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Public Child Abuse: When is it Appropriate to Intervene

When to Intervene to Stop Public Child AbuseOne morning in the winter with snow all around, I was getting set to drive the 8 hour trip back to college. My college roommate was sitting on the other side of the cab all wrapped up in a blanket. I drove to a gas station and I climbed out of the truck so I could fill up the tank. My roommate also climbed out so he could wash the windshield.

As we both stood there, another guy came out of the gas station and promptly started to yell at his wife and his kids who were in the truck a few gas pumps away. The man used excessive force to shove his kids into the truck as he berated them and shouted at them and then he tried to shove his wife into his truck as well.

I stood there frozen, unsure of what to do. The way this man was treating his family wasn’t any of my business, yet I felt that what he was doing was wrong. But I didn’t know if it was wrong in a legal “it’s time for a neutral third party to intervene” kind of wrong.

My friend didn’t care what kind of wrong it was. He knew wrong was wrong and he dropped the windshield squeegee and began walking, without any hesitation, towards the man. I anxiously asked my friend what he was doing and he said, “You don’t push your wife and kids like that and I’m not going to let him do it again.”

Before my friend could get to the man, he was gone. He hopped in his truck and drove away.

I’ve always struggled knowing when it is appropriate to step in and stop behavior that I know is wrong. I’ve also struggled knowing when it is appropriate to discipline other family member’s kids. My wife doesn’t have that problem. She’ll ground or yell at any kid if she thinks a line has been crossed.

The other day as I walked in a parking lot towards the building that housed Addie’s summer camp, I watched as another man took his belt off, twisted it into a loop, and held it with one hand as if he were going to whip his car. A loop in the belt usually only means one thing—somebody is going to get whipped. The man had the back passenger side car door open and his son, who looked to be about 8 or 9-years-old, was sitting in the seat near the door  I don’t know where that man planned on whipping that kid, because the only spots available due to the location and position of the kid would have been the kid’s chest or face. Either of which would have been entirely inappropriate.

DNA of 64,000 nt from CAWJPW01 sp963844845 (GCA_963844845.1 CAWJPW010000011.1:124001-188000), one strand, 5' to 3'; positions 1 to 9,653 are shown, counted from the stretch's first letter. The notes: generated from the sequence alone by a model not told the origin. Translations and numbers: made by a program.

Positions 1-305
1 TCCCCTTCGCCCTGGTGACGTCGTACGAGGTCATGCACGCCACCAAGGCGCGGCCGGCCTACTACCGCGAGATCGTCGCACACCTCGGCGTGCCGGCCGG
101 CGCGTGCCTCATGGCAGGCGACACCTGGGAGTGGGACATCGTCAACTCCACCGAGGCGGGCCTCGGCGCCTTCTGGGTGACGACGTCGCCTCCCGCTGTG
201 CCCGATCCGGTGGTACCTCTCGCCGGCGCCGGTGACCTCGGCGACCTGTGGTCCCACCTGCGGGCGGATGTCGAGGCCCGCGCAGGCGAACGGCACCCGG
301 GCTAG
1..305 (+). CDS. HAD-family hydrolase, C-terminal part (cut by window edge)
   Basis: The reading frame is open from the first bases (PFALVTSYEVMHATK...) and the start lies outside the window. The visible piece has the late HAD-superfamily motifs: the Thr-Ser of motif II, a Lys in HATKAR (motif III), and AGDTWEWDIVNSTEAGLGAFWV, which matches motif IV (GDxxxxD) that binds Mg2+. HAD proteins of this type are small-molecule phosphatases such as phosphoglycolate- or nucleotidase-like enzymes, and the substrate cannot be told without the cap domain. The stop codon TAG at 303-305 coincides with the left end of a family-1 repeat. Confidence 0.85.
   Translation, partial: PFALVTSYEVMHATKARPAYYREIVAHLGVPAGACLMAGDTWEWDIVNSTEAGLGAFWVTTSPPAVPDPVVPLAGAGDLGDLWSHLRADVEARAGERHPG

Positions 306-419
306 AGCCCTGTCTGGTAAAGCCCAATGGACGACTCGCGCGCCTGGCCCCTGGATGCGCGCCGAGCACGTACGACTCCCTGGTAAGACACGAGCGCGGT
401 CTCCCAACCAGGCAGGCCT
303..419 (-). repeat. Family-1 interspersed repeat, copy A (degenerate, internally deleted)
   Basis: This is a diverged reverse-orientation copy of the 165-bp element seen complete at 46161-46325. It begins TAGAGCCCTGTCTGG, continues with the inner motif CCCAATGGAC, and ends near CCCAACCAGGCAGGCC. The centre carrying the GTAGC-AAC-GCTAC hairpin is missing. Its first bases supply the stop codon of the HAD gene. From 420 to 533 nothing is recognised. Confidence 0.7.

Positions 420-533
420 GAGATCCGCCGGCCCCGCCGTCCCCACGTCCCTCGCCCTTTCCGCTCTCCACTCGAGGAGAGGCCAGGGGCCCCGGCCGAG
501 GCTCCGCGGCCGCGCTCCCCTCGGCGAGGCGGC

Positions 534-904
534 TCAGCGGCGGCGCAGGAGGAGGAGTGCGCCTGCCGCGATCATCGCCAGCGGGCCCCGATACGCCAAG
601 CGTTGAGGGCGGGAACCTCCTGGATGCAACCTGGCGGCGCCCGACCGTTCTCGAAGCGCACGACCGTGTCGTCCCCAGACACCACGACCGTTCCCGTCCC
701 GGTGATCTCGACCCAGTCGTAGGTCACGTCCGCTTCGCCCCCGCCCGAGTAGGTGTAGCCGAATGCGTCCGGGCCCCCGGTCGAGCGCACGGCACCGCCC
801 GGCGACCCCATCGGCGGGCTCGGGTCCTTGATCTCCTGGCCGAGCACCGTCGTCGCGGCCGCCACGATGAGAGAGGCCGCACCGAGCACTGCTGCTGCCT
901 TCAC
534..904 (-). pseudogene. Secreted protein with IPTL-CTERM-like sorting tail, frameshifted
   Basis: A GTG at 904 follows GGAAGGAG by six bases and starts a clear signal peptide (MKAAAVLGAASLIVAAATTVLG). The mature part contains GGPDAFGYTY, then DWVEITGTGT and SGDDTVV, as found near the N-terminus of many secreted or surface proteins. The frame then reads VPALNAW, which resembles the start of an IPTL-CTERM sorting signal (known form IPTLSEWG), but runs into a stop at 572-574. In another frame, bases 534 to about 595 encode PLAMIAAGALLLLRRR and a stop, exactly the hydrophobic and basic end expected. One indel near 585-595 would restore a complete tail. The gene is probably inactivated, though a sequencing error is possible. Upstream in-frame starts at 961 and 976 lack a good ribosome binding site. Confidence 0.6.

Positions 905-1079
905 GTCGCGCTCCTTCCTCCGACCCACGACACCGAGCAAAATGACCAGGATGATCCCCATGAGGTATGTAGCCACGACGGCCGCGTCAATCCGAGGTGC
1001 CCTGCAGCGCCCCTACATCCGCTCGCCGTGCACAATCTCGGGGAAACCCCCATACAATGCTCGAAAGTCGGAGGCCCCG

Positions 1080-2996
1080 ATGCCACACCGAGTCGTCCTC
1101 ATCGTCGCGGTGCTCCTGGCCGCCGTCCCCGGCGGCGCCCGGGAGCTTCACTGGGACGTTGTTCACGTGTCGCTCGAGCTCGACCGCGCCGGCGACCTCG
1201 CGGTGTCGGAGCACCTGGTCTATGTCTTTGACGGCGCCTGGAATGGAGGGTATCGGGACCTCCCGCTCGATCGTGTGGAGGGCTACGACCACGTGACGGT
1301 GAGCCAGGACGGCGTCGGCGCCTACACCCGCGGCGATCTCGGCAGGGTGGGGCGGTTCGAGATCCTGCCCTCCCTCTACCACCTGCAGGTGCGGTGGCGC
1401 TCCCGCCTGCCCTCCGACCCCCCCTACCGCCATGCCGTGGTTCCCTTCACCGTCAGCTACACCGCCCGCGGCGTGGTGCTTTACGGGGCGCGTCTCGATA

There was also the fact that this kid was being threatened in front of about 25 other kids of the same age, who were hanging out within 15 to 20 feet of that car, and it seemed like some of the worst parenting I’ve ever seen. And yes, I am openly judging what this guy was doing. His kid was screaming and crying and it was all happening in front of an audience of this kid’s peers. This kid was likely going to have to face his friends the next day at summer camp and explain to them why he was getting beaten by his dad and why he was crying about it.

As I continued to walk towards the summer camp building, I slowed my walk down and I made sure the man knew I was watching him, but I didn’t stop. I didn’t ask him how things were going or if he needed help with anything. I didn’t tell him that he shouldn’t be whipping his son across the chest with a belt. I just kept walking until I got to Addie and her camp supervisors.

As I signed Addie out of her summer camp for the day, I turned around and watched the dad swat his kid in the back seat several times with his hands as the kid shouted, “Get off of me!”  When the dad was done swatting the kid, he got in his car and drove off.

As Addie and I got in my car and drove away, I left with a sick feeling in my stomach. There were so many things wrong with what I had just seen, and yet I ultimately did nothing about it. Here I am 15 years older then I was that cold winter morning when I watched my best friend throw all caution to the side so he could confront someone who was pushing his kids and his wife, and I just stood there and let this kid get bullied by his own father.

I apparently haven’t learned anything over the last 15 years.

What would you have done if you had witnessed the same thing? Should I have intervened? Or was I right to mind my own business? Was what I saw public child abuse?

Photo Credit: Flickr

Read more about my family on Moosh in Indy or follow me on Twitter!

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